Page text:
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results in increasing the number of Sami teachers through its “dream job” project, which provides scholarships to students to become teachers in Sami languages. Other problems include a lack of language teaching materials and Sami teaching aids, in particular in Lule Sami and South Sami, and insufficient financial resources granted to the Norwegian Sami parliament to carry out its educational tasks. 68. In Sweden, education in the Sami language is mainly guaranteed in the Swedish Sami schools created in the 1990s, which are administered by a Sami school board appointed by the Swedish Sami Parliament and are located in the traditional Sami reindeer herding areas. Outside the Sami schools, students may be taught in their mother tongue, but only if a suitable teacher is available, and since there is a major shortage of teachers, this programme only reaches approximately 200 pupils yearly. Also, a municipality can choose to offer “Integrated Sámi education” within its school system if it makes the proper arrangements with the Sami school board. Under this programme, instruction about Sami culture is offered as part of compulsory schooling curricula. However, according to reports, the Sami school board reportedly does not have sufficient funding to offer this programme for all of the students that are requesting it. Also, taken together, these three programmes still only reach about 10-20 percent of compulsory school age Sami children. 69. In Finland, education in the Sami language is guaranteed by law within the Sami homeland and under the Act on the Financing of Education and Culture, municipalities receive increased subsidies for teaching in the Sami language within the homeland area. However, there is no legislation or policy that guarantees education in the Sami language outside the core Sami area, where the majority of Sami students live, even though for years the Sami Parliament has proposed to extend the provisions of the Act and Financing of Education and Culture throughout the whole country. The fragmentation of Sami settlements and shortage of Sami teachers presents a problem for education in Sami language and culture, and there is also a shortage of education material, especially in the Skolt and Inari Sami languages. Some measures have been taken to facilitate long-distance learning, but these programmes have experienced problems primarily due to a lack of funding. 70. Also important to reviving Sami language and culture is increasing the public awareness about Sami people. According to reports, current primary school curriculum fails to adequately reflect the diversity of the Nordic countries’ populations, and text books for compulsory schooling have used stereotypes to describe the Sami culture. Similarly, the Special Rapporteur was informed that the university curricula for teachers do not include sufficient guidance on the Sami history and culture. The Special Rapporteur also heard many accounts of media giving a highly stereotypical image of the Sami, which contributes to the deterioration of the public image of the Sami people and also leads to a general lack of interest in the Sami by the society at large.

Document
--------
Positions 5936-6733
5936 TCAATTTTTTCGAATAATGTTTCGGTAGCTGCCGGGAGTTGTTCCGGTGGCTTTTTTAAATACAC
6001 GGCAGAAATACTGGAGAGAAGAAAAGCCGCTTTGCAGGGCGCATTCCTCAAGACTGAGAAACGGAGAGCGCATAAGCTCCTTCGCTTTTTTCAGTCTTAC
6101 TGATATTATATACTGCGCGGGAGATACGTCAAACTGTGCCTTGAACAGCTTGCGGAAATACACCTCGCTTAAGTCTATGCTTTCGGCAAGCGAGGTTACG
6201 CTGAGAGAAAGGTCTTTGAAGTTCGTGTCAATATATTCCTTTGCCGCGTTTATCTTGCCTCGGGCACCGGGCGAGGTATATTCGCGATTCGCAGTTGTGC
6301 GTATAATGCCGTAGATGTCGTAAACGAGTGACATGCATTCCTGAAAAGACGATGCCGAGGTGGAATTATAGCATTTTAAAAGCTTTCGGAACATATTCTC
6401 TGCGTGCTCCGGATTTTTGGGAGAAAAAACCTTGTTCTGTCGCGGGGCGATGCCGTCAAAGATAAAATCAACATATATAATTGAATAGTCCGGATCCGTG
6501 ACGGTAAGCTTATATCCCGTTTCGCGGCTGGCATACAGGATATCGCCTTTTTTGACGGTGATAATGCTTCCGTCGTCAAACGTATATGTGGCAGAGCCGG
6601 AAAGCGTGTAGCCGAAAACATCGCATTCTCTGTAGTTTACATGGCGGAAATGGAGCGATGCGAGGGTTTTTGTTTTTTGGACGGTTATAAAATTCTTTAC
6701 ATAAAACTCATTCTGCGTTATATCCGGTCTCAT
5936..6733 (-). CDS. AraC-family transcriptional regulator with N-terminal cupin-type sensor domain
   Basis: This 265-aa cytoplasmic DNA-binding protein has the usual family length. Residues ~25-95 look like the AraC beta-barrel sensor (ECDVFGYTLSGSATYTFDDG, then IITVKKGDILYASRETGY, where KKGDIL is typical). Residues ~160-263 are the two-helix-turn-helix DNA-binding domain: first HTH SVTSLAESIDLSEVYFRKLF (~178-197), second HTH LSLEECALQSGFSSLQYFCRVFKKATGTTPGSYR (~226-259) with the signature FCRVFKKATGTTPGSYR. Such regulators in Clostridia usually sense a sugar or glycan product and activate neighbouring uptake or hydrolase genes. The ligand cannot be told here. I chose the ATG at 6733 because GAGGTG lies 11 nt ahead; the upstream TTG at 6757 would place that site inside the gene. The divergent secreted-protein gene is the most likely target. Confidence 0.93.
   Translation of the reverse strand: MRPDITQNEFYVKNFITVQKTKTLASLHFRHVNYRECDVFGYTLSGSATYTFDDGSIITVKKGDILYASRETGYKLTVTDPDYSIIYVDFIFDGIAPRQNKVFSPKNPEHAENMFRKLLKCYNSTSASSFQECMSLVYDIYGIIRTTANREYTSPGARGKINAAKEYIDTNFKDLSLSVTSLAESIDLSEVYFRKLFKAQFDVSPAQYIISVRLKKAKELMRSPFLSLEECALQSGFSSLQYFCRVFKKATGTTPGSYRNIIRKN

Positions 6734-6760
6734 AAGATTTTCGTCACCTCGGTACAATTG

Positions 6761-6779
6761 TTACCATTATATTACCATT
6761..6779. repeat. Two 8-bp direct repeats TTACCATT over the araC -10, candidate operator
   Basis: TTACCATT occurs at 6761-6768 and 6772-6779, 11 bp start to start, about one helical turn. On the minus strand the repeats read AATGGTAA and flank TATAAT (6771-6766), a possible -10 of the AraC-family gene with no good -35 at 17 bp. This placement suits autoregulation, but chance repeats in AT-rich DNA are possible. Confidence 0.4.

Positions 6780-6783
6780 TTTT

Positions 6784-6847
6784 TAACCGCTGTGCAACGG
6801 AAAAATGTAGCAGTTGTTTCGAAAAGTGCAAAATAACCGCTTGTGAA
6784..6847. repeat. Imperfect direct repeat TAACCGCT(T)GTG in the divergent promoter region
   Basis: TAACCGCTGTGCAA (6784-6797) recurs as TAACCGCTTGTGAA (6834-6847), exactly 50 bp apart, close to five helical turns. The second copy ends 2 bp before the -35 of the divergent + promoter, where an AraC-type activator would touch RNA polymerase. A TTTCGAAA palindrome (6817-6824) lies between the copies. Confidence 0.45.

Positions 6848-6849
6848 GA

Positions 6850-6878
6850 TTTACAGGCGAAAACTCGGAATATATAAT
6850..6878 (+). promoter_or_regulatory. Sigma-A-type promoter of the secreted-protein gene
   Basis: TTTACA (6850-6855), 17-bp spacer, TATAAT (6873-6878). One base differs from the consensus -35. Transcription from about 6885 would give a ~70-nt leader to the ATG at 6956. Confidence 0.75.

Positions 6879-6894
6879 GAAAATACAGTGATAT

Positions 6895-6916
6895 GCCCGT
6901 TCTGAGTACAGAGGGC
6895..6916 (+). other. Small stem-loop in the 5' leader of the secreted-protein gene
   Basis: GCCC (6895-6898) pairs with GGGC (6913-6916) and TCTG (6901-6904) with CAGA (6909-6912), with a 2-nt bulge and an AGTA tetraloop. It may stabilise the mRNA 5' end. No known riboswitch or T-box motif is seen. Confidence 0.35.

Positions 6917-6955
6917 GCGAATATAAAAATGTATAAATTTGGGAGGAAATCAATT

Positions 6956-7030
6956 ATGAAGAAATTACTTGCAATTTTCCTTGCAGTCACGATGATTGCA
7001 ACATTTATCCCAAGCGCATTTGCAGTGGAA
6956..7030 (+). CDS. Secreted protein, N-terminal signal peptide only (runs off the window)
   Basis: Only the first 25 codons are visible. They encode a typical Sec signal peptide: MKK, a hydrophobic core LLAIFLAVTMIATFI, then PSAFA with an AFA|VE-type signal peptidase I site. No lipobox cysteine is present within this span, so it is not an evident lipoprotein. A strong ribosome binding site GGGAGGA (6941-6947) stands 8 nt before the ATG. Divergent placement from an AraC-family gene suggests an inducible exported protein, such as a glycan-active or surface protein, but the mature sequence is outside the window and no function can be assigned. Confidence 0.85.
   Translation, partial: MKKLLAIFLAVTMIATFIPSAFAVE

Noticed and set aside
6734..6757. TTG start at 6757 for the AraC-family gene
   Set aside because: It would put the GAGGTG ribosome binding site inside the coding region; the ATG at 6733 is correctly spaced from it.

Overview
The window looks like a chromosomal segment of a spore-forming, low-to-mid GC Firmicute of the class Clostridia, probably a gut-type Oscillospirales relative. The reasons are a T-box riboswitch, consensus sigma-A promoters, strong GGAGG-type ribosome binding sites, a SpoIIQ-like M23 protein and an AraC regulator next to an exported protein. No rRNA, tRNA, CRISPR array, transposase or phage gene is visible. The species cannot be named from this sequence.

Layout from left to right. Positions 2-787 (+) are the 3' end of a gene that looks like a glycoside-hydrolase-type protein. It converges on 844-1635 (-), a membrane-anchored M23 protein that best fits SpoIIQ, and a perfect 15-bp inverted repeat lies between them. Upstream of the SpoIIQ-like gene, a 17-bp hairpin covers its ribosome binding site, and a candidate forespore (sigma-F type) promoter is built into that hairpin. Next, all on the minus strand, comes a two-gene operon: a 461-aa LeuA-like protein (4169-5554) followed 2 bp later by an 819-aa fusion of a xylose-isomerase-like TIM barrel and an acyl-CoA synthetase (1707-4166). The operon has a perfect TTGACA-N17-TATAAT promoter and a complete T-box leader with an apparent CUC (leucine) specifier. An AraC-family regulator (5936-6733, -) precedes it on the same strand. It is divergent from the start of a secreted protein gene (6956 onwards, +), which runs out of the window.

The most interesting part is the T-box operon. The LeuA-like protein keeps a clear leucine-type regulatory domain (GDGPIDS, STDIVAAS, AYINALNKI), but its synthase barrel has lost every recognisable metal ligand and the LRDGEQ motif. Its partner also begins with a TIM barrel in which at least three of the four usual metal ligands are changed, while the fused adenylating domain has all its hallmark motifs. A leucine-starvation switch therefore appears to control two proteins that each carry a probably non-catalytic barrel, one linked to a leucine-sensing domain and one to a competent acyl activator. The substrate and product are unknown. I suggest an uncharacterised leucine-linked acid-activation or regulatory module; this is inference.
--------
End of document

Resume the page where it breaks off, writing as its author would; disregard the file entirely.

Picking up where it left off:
V.